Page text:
One week from today is Halloween. And I apologize in advance to my readers, but my thoughts tonight are somewhat morbid (and I don't mean the sanitized morbidness of the American Halloween nowadays).
We are so fortunate in the Southern Tier of upstate NY. Nature tricked us (back in September) along with a lot of NY State and the East Coast. And just think of all the neat Halloween decorations Mother Nature left us.
Mud encrusted houses! Mold! Mildew! Bad smells! Bugs! (oh gee....am I being too sarcastic?) That will get us right in the mood.
No Halloween sanitized for our protection here.
But an amazing thing is happening here in the Southern Tier. Halloween and fall decorations are still going up here in the Southern Tier. There is no shortage of Halloween lights, crafted scarecrows, artificial pumpkins, trick or treat banners, fake gravestones in the lawn and...natural decorations.
There are reasons for some of the really spooky-but-safe decorations but for some, they hit a little too close to home this year. It was only a miracle that no one died in the flood.
So we decorate, and we celebrate life and we pray for a return to "normalcy". (is that a word?)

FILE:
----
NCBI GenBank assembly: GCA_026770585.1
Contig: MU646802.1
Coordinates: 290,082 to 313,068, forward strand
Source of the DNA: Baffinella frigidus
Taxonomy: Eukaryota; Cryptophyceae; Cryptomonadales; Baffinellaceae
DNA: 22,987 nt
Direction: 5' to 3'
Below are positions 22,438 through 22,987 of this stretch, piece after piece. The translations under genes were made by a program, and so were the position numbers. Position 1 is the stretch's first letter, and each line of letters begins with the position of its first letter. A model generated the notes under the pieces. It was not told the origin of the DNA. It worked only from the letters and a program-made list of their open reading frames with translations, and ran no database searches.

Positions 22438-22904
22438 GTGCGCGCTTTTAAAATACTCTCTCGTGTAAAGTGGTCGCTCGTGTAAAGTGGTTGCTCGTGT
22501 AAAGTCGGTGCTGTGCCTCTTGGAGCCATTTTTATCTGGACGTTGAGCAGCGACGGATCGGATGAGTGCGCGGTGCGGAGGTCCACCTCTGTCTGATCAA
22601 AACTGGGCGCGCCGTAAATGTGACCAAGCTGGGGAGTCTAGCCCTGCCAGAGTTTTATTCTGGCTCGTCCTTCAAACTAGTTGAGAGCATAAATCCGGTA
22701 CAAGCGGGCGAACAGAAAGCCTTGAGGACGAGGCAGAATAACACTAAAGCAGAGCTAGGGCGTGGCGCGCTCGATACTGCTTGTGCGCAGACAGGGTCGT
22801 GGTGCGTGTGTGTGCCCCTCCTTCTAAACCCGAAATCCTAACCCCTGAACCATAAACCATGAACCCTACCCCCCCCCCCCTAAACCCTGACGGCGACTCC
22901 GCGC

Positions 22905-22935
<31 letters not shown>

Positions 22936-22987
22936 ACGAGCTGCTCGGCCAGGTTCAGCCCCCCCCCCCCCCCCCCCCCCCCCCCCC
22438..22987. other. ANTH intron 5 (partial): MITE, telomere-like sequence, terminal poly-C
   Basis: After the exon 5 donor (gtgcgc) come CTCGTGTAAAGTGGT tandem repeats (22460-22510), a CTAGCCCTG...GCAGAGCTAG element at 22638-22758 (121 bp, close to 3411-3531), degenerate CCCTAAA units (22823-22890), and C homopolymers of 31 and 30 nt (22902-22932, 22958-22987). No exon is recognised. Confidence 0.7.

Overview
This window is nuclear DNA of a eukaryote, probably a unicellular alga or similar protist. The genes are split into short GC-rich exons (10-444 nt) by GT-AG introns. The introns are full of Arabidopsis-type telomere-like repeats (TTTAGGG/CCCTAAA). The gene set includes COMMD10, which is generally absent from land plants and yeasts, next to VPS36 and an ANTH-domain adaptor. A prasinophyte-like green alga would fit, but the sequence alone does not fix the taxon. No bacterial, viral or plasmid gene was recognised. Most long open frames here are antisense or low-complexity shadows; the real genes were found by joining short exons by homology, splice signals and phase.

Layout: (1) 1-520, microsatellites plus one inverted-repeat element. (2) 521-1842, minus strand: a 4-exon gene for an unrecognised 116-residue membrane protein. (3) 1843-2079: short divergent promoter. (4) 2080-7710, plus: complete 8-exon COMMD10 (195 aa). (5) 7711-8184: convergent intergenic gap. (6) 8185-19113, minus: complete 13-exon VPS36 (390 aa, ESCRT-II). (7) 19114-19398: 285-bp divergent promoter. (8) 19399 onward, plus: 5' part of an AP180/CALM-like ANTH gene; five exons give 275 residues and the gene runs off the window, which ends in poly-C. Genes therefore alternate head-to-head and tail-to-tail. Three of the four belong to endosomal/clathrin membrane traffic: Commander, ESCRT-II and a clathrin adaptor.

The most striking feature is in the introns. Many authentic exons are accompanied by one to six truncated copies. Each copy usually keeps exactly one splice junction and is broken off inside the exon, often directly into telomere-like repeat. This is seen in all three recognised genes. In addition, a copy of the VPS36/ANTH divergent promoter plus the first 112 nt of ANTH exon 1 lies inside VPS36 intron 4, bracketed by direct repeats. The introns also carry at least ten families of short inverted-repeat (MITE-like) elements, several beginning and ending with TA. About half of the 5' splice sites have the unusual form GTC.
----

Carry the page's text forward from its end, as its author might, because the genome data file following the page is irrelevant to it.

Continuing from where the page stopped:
We have no shortage of natural decorations here to choose from -
Dried corn stalks, perfect for the porch
Natural pumpkins - carved or, more popular each year, painted. Orange pumpkins, white pumpkins. Pie pumpkins, carving pumpkins, sugar pumpkins with their warty skin. Tiny pumpkins. Huge pumpkins.
Indian Corn, tied together and hung from a porch
Gourds, of all types. Green, orange, white, striped, winged, warty.
But, as much as we decorate our houses here on the edge of Johnson City, NY, our thoughts wander to the "other half" of the neighborhood, the people on the other side of Main Street, who were flooded so terribly in comparison to the part I live in.
At least one entire street, Endwell Street, lies empty. Speaking of spooky, it doesn't get worse than that. But no one wants that type of spooky. And there is one other spooky statistic.
In past years, we've had a lot of trick or treaters. I'm not sure they are all residents of our neighborhood, but some may be grandchildren or otherwise related to residents. At any rate, we've usually had to buy 5 or 6 bags of candy, at least. But probably not this year.
We have fewer people living in our little neighborhood than last year. Some people "on that other side" are fixing up their houses and will be back. But other families will never be back. Eventually, part of the "other side" may be torn down and become a green space. I hope there is a quick buyout, if that is what their fate will be.
What it boils down to is - a lot of houses here will be dark next Monday. And there is no sanitizing that fact.